Going over to politics, Prime Minister Murray Evans announced in parliament this afternoon that the country is becoming less reliant on imports, with import values falling to the lowest level since 1933. Green-Labour leader Bob Hope retorted by revealing that export values have also fallen to the lowest level since 1933, and that the population has fallen to the lowest level since 1891. ‘This country is going backwards under National,’ claimed Green-Labour, amid calls that if Green-Labour were in power ‘we would’ve all died long ago.’

 

In business news, the average number of sick days taken by employees has risen by over three hundred percent over the past month, according to the Employers Union. ‘While many of these cases are legitimate, we fear that some employees are taking advantage of the pandemic, hoping no-one will notice if they throw a sickie for a day or two’ said Mike Davis, union CEO. ‘But we have our suspicions. If it turns out they didn’t come in to work because they died, that’s understandable; but if it turns out they didn’t come into work for a justifiable reason, they will lose their job.’

 

 

Good evening, I’m Noel Gallagher: and you’re listening to Snap News.

 

In international news, the shares of tinned food manufacturers and ammunition suppliers have in many cases tripled in value over the past week, as speculators continue to gamble that civilisation will soon end. ‘We’re banking on a return to nomadism’ said hedge fund manager Manjeet Singh. ‘Even if pockets of civilisation manage to survive, we’ll still make profits in excess of five hundred percent.’

 

Going over to politics, Minister of Finance Bill Summers announced that the tax system is being simplified into one substantial poll tax due to the widespread deaths affecting the Inland Revenue Department. Green-Labour criticised the move, saying that, ‘while there are clearly some organisational difficulties at the moment, the tax will hit hard working kiwis hard.’ Green-Labour also criticised the privatisation of government departments and functions, claiming that ‘the Employment Relations Court should remain in public hands.’ The government defended the moves, saying they were necessary if we are to remain on track for surplus in three years time.

 

 

Good evening, I’m Noel Gallagher: and you’re listening to Snap News.

 

In international news, there are growing fears that the H1N2 pandemic is causing a global stock market bubble. ‘Businesses around the world are having difficulty retaining staff. Investors are responding by pulling out of the real economy, and buying up shares instead’ said independent analyst Xi Ling. ‘If the human population ever recovers to its previous record high, the dividends will start streaming in.’ But Ling claims that at the moment ‘share prices are perhaps slightly elevated above market fundamentals.’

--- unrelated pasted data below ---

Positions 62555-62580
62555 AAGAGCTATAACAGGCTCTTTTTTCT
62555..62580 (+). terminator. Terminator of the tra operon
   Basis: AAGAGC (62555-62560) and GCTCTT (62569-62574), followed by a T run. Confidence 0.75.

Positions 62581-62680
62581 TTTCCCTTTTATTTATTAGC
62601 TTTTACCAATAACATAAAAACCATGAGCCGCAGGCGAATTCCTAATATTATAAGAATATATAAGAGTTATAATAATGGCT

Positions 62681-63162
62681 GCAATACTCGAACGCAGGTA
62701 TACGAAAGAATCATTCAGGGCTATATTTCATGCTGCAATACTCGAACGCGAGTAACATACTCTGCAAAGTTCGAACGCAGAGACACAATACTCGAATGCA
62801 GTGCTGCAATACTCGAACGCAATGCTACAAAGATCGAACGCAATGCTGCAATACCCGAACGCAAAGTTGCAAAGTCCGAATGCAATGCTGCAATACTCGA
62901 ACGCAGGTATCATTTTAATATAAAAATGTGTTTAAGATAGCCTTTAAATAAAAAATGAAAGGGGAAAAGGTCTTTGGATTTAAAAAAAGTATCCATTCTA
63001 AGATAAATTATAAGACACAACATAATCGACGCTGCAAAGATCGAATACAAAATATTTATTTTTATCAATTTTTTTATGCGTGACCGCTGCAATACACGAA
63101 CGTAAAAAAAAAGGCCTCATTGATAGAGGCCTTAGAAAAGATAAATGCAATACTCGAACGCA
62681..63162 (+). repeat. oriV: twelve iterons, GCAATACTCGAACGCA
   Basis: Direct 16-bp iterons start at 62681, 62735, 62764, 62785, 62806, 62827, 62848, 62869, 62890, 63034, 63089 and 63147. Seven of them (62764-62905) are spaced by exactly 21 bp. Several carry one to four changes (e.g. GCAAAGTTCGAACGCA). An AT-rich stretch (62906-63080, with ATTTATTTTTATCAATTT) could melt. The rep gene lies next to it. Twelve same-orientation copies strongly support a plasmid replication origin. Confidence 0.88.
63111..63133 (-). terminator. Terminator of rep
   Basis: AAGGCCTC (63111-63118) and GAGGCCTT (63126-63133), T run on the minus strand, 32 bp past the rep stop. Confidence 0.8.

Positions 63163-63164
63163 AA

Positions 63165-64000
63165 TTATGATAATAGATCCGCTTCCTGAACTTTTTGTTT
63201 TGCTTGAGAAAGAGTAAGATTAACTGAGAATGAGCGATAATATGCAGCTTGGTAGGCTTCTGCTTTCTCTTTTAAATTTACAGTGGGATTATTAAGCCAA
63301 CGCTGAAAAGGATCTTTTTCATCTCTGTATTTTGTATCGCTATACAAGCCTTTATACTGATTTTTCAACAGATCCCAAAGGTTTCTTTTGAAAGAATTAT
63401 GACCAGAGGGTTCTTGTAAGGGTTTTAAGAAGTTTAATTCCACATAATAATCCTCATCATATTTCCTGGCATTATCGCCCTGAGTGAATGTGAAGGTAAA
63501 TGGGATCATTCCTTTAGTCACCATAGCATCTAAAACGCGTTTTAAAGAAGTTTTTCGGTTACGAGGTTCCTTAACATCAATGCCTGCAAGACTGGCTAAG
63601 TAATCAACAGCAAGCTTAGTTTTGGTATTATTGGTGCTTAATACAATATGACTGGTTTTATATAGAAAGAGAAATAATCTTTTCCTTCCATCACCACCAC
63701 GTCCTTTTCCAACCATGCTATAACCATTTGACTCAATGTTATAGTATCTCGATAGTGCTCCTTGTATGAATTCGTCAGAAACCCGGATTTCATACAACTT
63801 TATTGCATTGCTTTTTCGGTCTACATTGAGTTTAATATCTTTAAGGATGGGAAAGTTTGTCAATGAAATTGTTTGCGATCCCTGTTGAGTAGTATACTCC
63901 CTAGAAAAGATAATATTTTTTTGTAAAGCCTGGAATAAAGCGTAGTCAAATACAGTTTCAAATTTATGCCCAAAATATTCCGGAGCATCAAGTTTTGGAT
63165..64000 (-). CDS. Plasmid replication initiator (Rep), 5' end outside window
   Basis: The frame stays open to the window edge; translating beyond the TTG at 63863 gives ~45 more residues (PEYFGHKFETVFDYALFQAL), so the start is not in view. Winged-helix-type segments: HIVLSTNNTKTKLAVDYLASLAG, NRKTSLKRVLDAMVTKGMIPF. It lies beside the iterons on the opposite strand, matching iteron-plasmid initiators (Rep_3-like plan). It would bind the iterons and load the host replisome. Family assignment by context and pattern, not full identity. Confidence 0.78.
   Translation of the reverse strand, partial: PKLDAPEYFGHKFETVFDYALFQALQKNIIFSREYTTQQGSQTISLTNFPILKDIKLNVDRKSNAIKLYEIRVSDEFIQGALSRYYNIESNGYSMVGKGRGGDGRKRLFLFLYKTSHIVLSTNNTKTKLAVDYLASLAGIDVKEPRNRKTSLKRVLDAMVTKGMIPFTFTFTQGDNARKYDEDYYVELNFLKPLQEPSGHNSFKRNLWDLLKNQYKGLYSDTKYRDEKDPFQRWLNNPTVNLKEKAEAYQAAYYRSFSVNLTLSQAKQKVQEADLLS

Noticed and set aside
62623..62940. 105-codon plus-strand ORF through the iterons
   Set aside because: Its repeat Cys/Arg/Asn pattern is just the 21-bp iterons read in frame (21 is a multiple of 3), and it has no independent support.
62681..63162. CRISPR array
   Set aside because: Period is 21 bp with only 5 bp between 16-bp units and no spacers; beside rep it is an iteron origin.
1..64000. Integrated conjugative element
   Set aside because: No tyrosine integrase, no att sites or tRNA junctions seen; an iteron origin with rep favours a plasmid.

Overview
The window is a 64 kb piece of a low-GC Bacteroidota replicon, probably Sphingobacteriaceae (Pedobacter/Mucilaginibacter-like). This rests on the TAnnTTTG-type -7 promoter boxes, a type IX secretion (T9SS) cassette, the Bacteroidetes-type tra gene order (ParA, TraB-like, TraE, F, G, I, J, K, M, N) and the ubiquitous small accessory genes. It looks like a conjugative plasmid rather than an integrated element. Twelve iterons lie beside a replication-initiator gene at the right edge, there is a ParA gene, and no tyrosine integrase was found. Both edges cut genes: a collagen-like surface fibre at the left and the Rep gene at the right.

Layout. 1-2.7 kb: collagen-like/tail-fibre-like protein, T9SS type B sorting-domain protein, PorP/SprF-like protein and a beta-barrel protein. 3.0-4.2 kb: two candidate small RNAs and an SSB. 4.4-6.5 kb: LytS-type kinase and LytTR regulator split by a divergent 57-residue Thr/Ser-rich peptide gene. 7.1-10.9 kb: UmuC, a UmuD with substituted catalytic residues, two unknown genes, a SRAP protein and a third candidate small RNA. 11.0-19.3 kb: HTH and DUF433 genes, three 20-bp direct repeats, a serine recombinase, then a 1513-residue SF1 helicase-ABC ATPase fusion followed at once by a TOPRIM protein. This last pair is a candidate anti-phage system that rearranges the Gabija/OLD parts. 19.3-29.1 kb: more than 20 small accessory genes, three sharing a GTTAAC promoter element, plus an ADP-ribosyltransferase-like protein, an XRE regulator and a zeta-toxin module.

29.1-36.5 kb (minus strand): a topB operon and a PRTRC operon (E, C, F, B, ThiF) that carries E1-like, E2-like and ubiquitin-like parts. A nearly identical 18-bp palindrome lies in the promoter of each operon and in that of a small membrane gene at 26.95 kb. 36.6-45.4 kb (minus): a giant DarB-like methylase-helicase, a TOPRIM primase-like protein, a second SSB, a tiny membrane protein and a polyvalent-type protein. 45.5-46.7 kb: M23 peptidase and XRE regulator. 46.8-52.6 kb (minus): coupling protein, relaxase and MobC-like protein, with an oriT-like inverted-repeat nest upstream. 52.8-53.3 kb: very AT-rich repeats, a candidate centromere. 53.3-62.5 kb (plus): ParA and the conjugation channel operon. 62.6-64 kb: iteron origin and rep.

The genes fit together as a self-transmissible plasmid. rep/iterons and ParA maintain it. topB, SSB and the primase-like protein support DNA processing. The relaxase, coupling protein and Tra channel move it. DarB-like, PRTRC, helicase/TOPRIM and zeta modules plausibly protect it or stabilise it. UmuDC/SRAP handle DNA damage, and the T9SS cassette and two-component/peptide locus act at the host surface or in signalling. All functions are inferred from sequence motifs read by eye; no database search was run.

Going over to politics, the National party has dropped five percent in polls since the crisis began, with their handling of the crisis quoted as one of the main reasons. Green-Labour leader Bob Hope claimed that since National came to power, ’eighty-two percent of humanity had been wiped out.’ Prime Minister Murray Evans responded by pointing out that ‘since the New Zealand population was declining less quickly than the world average, New Zealand was actually seeing a relative population increase.’ The shift of parliament to an undisclosed remote area of the Urewera mountains is due to finish by the end of the week.

 

In business news, stocks fell 0.4% on perceptions that the economy is becoming too feudal. Mitre 10 and Kings Plant Barn continued to perform well however, rising twenty-four cents and nineteen cents per share respectively.

 

The government remains on track for surplus in three years time.

 

 

‘…Fears the vaccine’s too expensive-’ ‘…on track for surplus in three years ti-‘ ‘-ccusations the company is profiting from the pandemic at the expense of-’ ‘…the government remains on track for surplus in three years ti-‘ ’-embers bill to propose voting on whether to set up an independent inquiry to submit recommendations on the feasibility of subsiding-’ ‘…census will not be taken this year-‘ ‘if re-elected, will take the necessary measures to remain on track for surplus-‘ ‘-oter turnout was lower than expected-‘ ‘-cessary if we are to remain on track-‘ ‘…verage life expectancy rates have fallen by n-‘ ‘…resh outbreak from contaminated cargo of vacci-‘ ‘-on track for surplus-‘ ’-ave no comment-’ ‘’…was when the riot turned ugly’ said-‘ ‘-three years ti-‘ ‘…grave digging boom continues-‘ ‘-ains on track-‘ ‘…still on tra-’ ‘-ee, years, time.’

 

 

 

End of transcript.